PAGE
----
Trying to conceive. Two weeks of hoping. Praying. Wondering. And then comes your period.  It’s devastating, every single time.

After months of infertility, each time your period comes, it feels like a loss.  I felt that grief. Over and over again. It’s different than the loss of a loved one –  a single event that has a before and after.  Infertility happens again and again. It has no clear beginning and can last long after you’ve finally become pregnant.

The pain of infertility is real.

Someone who hasn’t been through it, may not understand.  Society has taught us that grief stems from the loss of a loved one.  So how can you have grief when you haven’t lost someone?

When I was going through it, I identified what I felt as disappointment.  Or maybe I downgraded it to that because it seemed ridiculous to call it grief. I didn’t even consider until much later that it was grief that I was feeling, not just disappointment.

Now I’m here to tell you – to confirm to you, because I’m sure it’s what you’re feeling too – that our understanding of grief isn’t complete. You can experience the emotion of grief after many types of hardship or trauma. A loss is not a requirement. When you’ve been trying to get pregnant for months on end, it’s the loss of a dream. The loss of the future you had envisioned. It’s the loss of faith in your body.  It’s the loss of the baby you’ve been longing to meet.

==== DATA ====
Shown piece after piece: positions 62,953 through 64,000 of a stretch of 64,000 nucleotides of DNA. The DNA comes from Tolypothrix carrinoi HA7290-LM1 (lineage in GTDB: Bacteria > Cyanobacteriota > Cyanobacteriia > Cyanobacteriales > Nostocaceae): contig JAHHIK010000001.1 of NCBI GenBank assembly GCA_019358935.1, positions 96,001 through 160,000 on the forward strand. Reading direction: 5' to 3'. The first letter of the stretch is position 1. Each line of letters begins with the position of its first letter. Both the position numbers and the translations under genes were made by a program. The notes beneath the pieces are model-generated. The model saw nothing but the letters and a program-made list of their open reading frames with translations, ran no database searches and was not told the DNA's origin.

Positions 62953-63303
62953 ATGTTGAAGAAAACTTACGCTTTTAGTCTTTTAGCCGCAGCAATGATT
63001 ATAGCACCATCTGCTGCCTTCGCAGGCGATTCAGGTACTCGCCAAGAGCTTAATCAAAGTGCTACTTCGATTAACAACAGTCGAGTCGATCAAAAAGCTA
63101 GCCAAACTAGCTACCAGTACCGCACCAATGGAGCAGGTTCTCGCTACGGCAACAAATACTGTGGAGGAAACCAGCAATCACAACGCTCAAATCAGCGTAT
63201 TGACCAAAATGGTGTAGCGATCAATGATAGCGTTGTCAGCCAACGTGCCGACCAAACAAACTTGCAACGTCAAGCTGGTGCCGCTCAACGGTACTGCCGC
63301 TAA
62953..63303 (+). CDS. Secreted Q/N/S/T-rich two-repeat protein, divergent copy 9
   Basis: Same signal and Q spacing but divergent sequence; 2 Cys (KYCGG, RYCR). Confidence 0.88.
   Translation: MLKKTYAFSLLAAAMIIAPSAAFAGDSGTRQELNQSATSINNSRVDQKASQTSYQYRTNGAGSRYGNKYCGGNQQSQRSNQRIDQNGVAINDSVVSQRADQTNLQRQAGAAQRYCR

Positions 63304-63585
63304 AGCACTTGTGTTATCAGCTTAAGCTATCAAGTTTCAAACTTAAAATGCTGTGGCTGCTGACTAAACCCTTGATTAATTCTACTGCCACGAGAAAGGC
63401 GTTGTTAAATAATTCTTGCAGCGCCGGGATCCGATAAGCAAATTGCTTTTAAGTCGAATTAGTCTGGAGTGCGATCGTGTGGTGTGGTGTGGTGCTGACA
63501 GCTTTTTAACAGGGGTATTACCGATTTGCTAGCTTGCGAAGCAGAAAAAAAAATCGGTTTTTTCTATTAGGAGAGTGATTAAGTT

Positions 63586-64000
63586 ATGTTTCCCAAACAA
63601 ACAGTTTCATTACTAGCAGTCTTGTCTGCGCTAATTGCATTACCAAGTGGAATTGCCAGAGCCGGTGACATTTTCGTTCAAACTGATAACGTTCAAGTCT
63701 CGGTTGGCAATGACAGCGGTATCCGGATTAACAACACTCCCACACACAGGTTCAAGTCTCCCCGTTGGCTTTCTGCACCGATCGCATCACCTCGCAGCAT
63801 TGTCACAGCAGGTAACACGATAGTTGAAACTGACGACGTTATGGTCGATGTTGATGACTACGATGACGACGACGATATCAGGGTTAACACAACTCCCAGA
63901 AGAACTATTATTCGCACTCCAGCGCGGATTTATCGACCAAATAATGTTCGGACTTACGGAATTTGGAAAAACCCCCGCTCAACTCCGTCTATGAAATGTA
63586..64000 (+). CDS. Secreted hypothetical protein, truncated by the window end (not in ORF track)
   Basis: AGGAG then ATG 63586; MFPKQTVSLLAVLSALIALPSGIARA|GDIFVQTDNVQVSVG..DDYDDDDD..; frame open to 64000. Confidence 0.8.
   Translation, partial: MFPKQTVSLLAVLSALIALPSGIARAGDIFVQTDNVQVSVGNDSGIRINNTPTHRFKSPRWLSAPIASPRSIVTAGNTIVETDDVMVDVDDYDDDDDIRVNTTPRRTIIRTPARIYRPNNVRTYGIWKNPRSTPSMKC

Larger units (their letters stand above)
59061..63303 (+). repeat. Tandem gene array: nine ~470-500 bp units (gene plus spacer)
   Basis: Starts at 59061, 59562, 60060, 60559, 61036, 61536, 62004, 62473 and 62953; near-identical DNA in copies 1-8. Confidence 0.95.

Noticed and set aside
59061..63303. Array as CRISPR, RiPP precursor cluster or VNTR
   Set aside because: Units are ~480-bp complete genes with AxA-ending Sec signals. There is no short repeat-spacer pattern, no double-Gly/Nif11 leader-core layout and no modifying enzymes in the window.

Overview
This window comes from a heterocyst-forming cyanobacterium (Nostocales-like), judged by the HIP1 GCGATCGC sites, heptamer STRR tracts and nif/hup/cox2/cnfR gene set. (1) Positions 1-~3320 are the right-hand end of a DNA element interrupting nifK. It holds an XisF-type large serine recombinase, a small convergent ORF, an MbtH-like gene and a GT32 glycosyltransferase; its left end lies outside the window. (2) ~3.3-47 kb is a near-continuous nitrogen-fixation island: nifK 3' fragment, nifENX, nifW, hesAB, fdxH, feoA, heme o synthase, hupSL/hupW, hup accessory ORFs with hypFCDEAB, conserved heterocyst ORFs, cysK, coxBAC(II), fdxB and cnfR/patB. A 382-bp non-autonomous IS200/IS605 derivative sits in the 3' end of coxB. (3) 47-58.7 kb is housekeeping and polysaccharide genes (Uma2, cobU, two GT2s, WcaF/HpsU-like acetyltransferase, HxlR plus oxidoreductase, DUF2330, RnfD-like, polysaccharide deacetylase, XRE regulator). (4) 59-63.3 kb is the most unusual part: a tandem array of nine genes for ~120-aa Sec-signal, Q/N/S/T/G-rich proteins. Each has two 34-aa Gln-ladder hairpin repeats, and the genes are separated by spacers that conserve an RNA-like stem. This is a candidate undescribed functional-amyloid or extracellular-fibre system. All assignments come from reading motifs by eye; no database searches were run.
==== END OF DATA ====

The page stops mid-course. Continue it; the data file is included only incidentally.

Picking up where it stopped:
I want to share with you how I’ve been able to cope with all this emotions.

Here are three actions you can take to begin coping with the grief of infertility

1. Talk about it – I believe that a common misconception is that pain goes away when we think about something else.  When we keep ourselves busy.  But that’s just avoiding it.  Pushing it down.  Pain needs to be felt in order to release it.  Only THEN will you heal.  So talk about it.  You’ll fee most understood when you talk with someone who has been through it but that’s not a requirement, of course.  If you don’t have someone you feel comfortable talking to, talk to yourself.  Or write to yourself.  As in my next action.

2. Write in your journal –  Another way to bring the pain to the surface is to write about it.  You’ll be amazed by the things that have been stirring up in your head that, once down on the paper, are startlingly clear.  You’ll suddenly realize why a particular situation was bothering you or identify how to move forward on a decision.

3. Meditate – This is always my go-to.  If I can’t figure out how to release a feeling, I close my eyes, put on a Reiki Healing playlist, and ask the Universe to transmute this awful feeling to love.  And it always, always does.

I invite you to try one or even all of these three things and comment below on how they shifted your mindset.  Even if it was only in some tiny way.  If you feel you need some extra help coping, you can always, schedule an exploratory coaching call with me.

Sheri Johnson